In the case of a flaccid bladder typical of spinal lesions in the sacral levels of the cord, loss of detrusor muscle tone prevents bladder emptying and leads to bladder wall damage from over-filling, urine reflux and an increase in infection risk due to urine stasis. The external sphincter tone also tends to be flaccid and that can cause incontinence with maneuvers contributing to increased intraabdominal pressure (e.g., “Valsalva” maneuvers) including external pressure, straining during transfers, coughing and sneezing. Internal sphincter tone may, however, be intact due to the higher origin of sympathetic innervation and this may contribute to incomplete emptying, even with externally applied suprapubic pressure.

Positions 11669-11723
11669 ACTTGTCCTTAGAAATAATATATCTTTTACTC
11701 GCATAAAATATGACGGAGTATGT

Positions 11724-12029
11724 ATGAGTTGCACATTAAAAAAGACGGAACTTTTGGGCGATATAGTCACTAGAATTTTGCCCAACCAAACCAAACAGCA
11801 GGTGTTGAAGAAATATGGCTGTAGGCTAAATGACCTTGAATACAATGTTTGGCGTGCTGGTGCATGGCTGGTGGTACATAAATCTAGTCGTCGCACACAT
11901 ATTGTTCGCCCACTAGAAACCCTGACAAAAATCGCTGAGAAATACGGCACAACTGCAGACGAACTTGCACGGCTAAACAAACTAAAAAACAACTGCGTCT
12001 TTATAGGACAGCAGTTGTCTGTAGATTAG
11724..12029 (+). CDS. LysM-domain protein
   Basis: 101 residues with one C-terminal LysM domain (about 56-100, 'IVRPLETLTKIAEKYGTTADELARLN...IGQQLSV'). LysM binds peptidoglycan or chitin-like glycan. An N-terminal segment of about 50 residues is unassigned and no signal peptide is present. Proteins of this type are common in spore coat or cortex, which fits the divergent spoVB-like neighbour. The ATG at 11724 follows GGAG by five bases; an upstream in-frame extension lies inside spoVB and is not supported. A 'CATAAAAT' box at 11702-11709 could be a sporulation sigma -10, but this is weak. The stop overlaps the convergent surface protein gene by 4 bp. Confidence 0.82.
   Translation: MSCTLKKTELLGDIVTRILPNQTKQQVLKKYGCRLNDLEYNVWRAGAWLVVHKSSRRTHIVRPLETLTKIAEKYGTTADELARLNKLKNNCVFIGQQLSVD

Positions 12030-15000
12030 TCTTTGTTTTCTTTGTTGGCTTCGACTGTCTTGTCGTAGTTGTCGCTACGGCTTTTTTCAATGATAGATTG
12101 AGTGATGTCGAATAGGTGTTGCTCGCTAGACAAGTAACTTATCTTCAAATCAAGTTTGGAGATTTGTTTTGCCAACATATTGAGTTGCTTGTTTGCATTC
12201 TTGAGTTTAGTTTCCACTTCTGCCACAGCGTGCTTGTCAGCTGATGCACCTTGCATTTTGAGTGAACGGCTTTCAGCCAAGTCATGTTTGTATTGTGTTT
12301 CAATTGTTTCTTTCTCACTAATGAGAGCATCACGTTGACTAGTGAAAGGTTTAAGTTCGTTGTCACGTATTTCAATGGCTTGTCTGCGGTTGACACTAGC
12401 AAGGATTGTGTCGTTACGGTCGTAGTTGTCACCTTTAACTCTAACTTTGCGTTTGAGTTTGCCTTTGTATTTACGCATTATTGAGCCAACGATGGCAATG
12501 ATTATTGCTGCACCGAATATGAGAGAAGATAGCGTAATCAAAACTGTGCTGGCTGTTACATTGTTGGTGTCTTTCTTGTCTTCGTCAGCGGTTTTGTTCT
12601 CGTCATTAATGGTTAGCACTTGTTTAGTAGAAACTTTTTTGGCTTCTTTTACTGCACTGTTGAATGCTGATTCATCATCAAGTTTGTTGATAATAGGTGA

Compared to DESD, patients with detrusor areflexia comprise a much smaller proportion of the SCI population. Thus, there is very little literature examining the effectiveness of interventions for this latter patient subpopulation (e.g., individuals with detrusor areflexia). The paucity of literature on detrusor areflexia is represented by some individual studies that address both types of bladder dysfunction. Conversely, the current literature more commonly addresses DESD and therefore management and treatment of individuals with DESD appears to be the focus of the review below.